Good Things are Worth the Wait

Most “new” things are not quite ready for prime time when introduced to the market. Further development is necessary and, if the concept is valid, it will be moved forward by its implementation.


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I believe that hindsight helps give a person insight into foresight. It would be immodest for me to say “I’ve seen it all,” but I have seen a lot. Sometimes being able to see the future is grounded in things seen in the past.

Let’s review. Metalworking, of the subtractive kind, has been with us for thousands of years. The fundamental desire of removing material to create an object that is more useful, and therefore more valuable, was and still is the goal.

Over the millennia, we have developed tools, means and methods of ever evolving complexity to accomplish what is still a fundamental and critical task—making more valuable stuff from less valuable stuff. Technology has always been about the how but, at the core, it’s never been about the what.    

Having written about metalworking manufacturing for pushing 40 years, I have seen promises of magic bullets come, go, and in some cases, come back. When I was younger, dumber and more gullible, the bandwagon of new and exciting technological advances was simply too hard not to jump onto. With hoopla, it can be easy to forget the fundamentals.

However, one lesson that I’ve seen and learned is that most “new” things are not really ready for prime time when they come out in spite of the bandwagon effect. Further development is necessary for complex technology, and in time, if the concept is valid, the market will accept it and be moved forward by its implementation. That development process has become much shorter over time.

Many of these “shiny baubles” were heavy on promise, but at inception, were often a bit light on performance in the beginning. One example that comes to mind is the transition from numerical control or machine tools to computer numerical control.

For machine tool NC, which traced its genesis to a French loom maker in the 18th century, holes punched in a tape and read by the control were used as a program to run a machine. The patterns by which the holes were punched were effectively the G-code instructions of their day.

Early CNC was touted as the wave of the future, and it has been. However, it took time. With CNC, paper tapes that contained the operational instructions for running a machine, were replaced by a “memory chip” embedded in the machine’s control. A tape reader had morphed into a computer.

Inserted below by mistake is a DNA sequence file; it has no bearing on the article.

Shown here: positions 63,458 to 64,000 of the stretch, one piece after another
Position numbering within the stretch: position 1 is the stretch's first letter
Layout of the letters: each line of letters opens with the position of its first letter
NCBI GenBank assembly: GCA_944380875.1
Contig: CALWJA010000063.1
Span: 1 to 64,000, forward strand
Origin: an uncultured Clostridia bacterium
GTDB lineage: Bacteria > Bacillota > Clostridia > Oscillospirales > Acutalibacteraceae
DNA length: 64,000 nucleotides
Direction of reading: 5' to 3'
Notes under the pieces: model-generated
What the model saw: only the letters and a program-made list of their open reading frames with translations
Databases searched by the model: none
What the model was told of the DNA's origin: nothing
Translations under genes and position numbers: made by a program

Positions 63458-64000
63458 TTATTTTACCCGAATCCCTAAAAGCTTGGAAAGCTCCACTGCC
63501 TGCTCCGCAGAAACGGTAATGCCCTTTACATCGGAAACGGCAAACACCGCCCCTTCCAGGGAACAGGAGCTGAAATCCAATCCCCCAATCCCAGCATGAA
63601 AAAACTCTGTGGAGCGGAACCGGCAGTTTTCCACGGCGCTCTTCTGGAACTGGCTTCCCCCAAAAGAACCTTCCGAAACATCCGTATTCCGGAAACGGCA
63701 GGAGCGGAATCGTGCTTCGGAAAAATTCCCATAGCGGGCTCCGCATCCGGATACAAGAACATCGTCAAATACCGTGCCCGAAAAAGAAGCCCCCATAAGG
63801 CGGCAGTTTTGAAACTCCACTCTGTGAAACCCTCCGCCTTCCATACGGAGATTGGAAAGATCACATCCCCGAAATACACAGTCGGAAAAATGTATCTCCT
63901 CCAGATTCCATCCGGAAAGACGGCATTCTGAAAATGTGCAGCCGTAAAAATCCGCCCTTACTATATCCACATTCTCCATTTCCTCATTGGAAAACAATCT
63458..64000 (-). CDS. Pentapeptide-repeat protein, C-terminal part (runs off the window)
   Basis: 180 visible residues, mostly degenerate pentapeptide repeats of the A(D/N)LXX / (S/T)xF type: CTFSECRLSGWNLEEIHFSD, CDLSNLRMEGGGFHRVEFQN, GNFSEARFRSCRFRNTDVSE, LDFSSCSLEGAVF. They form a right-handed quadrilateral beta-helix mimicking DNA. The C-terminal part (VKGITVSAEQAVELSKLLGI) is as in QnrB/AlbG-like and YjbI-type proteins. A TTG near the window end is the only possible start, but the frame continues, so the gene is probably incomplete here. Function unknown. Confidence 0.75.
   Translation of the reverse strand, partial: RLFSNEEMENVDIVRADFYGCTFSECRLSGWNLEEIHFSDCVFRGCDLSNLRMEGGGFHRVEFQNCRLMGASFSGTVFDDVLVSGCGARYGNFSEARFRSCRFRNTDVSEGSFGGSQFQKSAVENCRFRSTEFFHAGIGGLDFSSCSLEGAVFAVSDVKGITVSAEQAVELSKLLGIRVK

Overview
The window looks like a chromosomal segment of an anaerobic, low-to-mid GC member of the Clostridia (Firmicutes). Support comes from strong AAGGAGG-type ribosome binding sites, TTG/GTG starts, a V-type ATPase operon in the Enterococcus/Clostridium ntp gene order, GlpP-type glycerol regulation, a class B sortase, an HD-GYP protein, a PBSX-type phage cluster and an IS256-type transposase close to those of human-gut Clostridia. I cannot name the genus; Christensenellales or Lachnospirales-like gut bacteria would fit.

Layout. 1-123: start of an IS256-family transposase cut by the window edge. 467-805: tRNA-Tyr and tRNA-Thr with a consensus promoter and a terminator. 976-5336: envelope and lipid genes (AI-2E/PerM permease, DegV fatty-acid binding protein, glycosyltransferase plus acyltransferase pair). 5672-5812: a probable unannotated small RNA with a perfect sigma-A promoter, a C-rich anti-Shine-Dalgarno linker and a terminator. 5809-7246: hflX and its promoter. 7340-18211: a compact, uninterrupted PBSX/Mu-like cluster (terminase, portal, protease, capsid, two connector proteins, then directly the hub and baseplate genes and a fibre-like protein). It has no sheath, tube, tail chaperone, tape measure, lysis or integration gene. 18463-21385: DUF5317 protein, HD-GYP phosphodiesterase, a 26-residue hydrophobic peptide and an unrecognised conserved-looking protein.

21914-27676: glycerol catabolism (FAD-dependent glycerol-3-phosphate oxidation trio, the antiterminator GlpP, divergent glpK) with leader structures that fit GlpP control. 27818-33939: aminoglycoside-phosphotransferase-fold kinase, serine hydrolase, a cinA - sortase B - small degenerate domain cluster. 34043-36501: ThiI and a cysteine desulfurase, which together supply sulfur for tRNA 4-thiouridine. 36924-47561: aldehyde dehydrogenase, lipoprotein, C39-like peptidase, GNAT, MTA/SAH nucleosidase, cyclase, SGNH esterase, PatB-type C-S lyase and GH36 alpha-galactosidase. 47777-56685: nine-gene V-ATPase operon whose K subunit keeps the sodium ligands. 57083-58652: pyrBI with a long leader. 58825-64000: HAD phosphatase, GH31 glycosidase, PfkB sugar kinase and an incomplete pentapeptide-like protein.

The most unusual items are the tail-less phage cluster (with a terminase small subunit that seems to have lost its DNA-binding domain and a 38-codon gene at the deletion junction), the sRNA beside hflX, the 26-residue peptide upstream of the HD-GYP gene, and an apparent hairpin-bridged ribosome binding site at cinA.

There was a vestige from that tape-to-chip transition that I recall. Today, we measure computer memory in gigabytes and other such big bytes. However, for quite a while, extra memory capacity for CNC machines was priced in “feet.” The user could purchase 100, 200, or 300 feet of memory for their CNC. It still tickles me to read about the availability of that option in old ads.

Today, we are in another new age of manufacturing potentiality. All the many things (data) that a machine tool or accessory or ERP system has in their respective computers is being subjected to a “harvesting” that results in a new capability to view shop performance holistically, as a system, rather than one machine at a time. This new capability is being summed up by the terms Industry 4.0 and Industrial Internet of Things.

Our guest columnist this month talks about the rising importance of data acquisition and its analysis in manufacturing. Tom Clark is president of INDEX Corp., which, as a machine tool builder, is aware of the need to have equipment ready to participate in the rise of connectivity in the manufacturing environment (see “Digitalize for Big Possibilities”).

INDEX and most other companies are catching this wave of information technology by infusing their equipment with the software to make the hardware as much of a diagnostic tool as a machine tool. There is much information that can be gleaned from a CNC, and capturing the data is a big step forward.

The next step is to determine what data is relevant and therefore actionable. Data without context is not useful. Understanding the needs of the individual shop, then acquiring and analyzing the data to help it move forward, is the key to this next evolution.

One size will not fit all when it comes to Industry 4.0, and that is the beauty of it.